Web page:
It seems that the Anglican Church is more concerned to not be anti-Semitic (even though I am certain that many of the Bishops and others are not really sure what being anti-Semitic means) than to speak out about the appalling actions that are seriously destroying the lives and livelihoods of Palestinians, both Christian and Muslim.

The IHRA’s statement is not internationally recognised, but is being used to silence any criticism of what is happening in Palestine. The Anglican Church is one of the few Churches that have not issued any statement about the killings and maiming of thousands of people in Gaza; the destruction to hospitals and medical facilities as a result of the funding cuts from the United States, which are endorsed by the Israeli government; and the destruction of homes and whole villages.

Where is the call for justice and human rights?

JANE HENSON
6 Ganton Close, Mapperley
Nottingham NG3 3ET
 

From the Revd Dr Ian K. Duffield

Sir, — The call from the College of Bishops — that everyone should “reject all language and activity that leads to prejudice, stigma, or hatred towards people on the grounds of their religion, culture, origins, identity, or belief” — merely aligns the Church with secular society. It looks like an exercise in virtue-signalling to prove that we’re not out of step.

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This fashionable moral paternalism continues to develop, ironically, within our demoralised culture. Where is there any Christian analysis and critique of it, so that the Church can avoid parroting our culture and be ahead of the game, rather than merely attempting to play catch-up?

IAN K. DUFFIELD
Urban Theology Union
Victoria Hall Methodist Church
Norfolk Street
Sheffield S1 2JB

Archbishop of Canterbury’s views on inequality 

From Mr Alan Bartley

Sir, — The Archbishop of Canterbury’s article in the Daily Mail on 5 September, advocating greater wealth redistribution (News, 7 September), fails to address the sources of inequality. Inequality may reflect the rape and pillage of conquerors, but it also reflects God’s providential distribution and good stewardship: an effect that, like sin, is amplified over the generations.

The Decalogue’s commandment not to steal recognises and protects the right to private property. This includes the abuse of state power, such as King Ahab’s taking of Naboth’s vineyard (1 Kings 21). Thus Welby’s “purposeful and active state” is St Augustine’s the state becoming a band of robbers.

Not only did our Lord say that his Kingdom was not of this world: he explicitly denied that it could be promoted by use of state force (John 18.36). He predicted that we would never make poverty history (Matthew 26.11, Mark 14.7, John 12.8). Further, when asked to intervene so that wealth was shared between two brothers, he responded: “Who made me a judge or a divider over you?” and added: “Take heed, and beware of covetousness: for a man’s life consisteth not in the abundance of the things which he possesseth” (Luke 12.14-15).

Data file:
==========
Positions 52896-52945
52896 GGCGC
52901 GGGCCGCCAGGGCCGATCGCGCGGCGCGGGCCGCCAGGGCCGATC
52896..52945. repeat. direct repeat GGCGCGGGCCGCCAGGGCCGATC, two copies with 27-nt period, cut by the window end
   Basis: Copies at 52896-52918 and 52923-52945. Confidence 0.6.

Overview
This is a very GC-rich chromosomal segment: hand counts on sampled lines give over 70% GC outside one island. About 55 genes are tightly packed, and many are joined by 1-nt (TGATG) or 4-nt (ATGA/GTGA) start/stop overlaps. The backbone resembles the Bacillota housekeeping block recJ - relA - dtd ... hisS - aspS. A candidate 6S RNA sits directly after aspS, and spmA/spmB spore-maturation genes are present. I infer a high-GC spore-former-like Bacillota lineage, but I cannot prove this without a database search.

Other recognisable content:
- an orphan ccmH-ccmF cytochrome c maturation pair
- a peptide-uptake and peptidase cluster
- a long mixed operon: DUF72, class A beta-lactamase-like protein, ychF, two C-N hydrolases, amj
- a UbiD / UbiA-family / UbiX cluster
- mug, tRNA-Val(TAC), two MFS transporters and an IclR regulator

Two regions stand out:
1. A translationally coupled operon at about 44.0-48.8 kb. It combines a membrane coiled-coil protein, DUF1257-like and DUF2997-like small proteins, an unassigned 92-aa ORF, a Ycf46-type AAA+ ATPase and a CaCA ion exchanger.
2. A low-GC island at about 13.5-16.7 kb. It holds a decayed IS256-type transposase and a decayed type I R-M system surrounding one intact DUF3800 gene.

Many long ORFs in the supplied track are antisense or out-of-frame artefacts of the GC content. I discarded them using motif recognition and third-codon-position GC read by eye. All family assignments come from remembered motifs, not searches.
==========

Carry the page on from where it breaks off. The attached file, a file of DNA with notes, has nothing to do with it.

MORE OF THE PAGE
If conversion brings the Holy Spirit, it imparts wisdom and brings stewardship. Thus it lifts out of poverty and creates inequality. The Church can best do its part through conversions, and by opposing the infantalising of people as state dependants; discipling people as answerable to God; investing in the future, not squandering on frivolities; and teaching us to avoid promiscuity, single-parenthood, divorce, drug dependency, and other social evils.

Archbishop Welby ought to oppose the mission creep of social justice advocated by Romans 13. This authorises state taxation to fund only the state’s God-given functions of providing basic security and justice.

People spend their own money more carefully than that of others: for example, politicians throwing money at problems for short-term results to impress the electorate. In isolating “the many” from economic realities by state socialism, we encourage the myth of the “magic money tree” that can provide unlimited benefits and prosperity. while weak politicians plunge our nation into ever deepening indebtedness that will have real-world consequences when other nations finally insist that we pay our way and repay our debts.

ALAN BARTLEY
17 Francis Road
Greenford UB6 7AD
 

From Dr Stephen Pacey

Sir, — It used to be said that the Church of England was the Conservative Party at prayer. If Tory politicians still pray, and say “Thy Kingdom come,” I wonder what they think it means, and whether, for example, they think that it means the coming of God’s Kingdom on earth — a Kingdom that must surely include social justice and fairness.

With such thoughts in mind, it is difficult to see how any Tory politician could reasonably criticise the Archbishop. How appropriate, also, that the appointed psalm for the day on which I read of the Conservative criticisms included reference to the wicked casting down the poor and needy.

STEPHEN PACEY
3 Dickinson Way
North Muskham NG23 6FF
 

Over-60s have much to offer in ministry 

From Captain Michael Collyer CA

Sir, — I was incensed at Elizabeth Baxter’s appalling assessment of the abilities of older adults (Letters, 14 September). The majority of retired ministers in their sixties, seventies, and even eighties do not suffer from diminishing energy, and health and mobility problems. She is merely reflecting society’s institutionally ageist attitudes that devalue older people.

I, for one, retired from 33 years of non-ordained stipendary ministry in 2009. I am still very active in ministry, receiving a church pension and living in a Church of England Pensions Board house. I would gladly welcome the opportunity of being ordained, especially as I am no longer required to surrender my Church Army Commission.

MICHAEL COLLYER
30 Westfield Avenue
Sheffield S12 4LL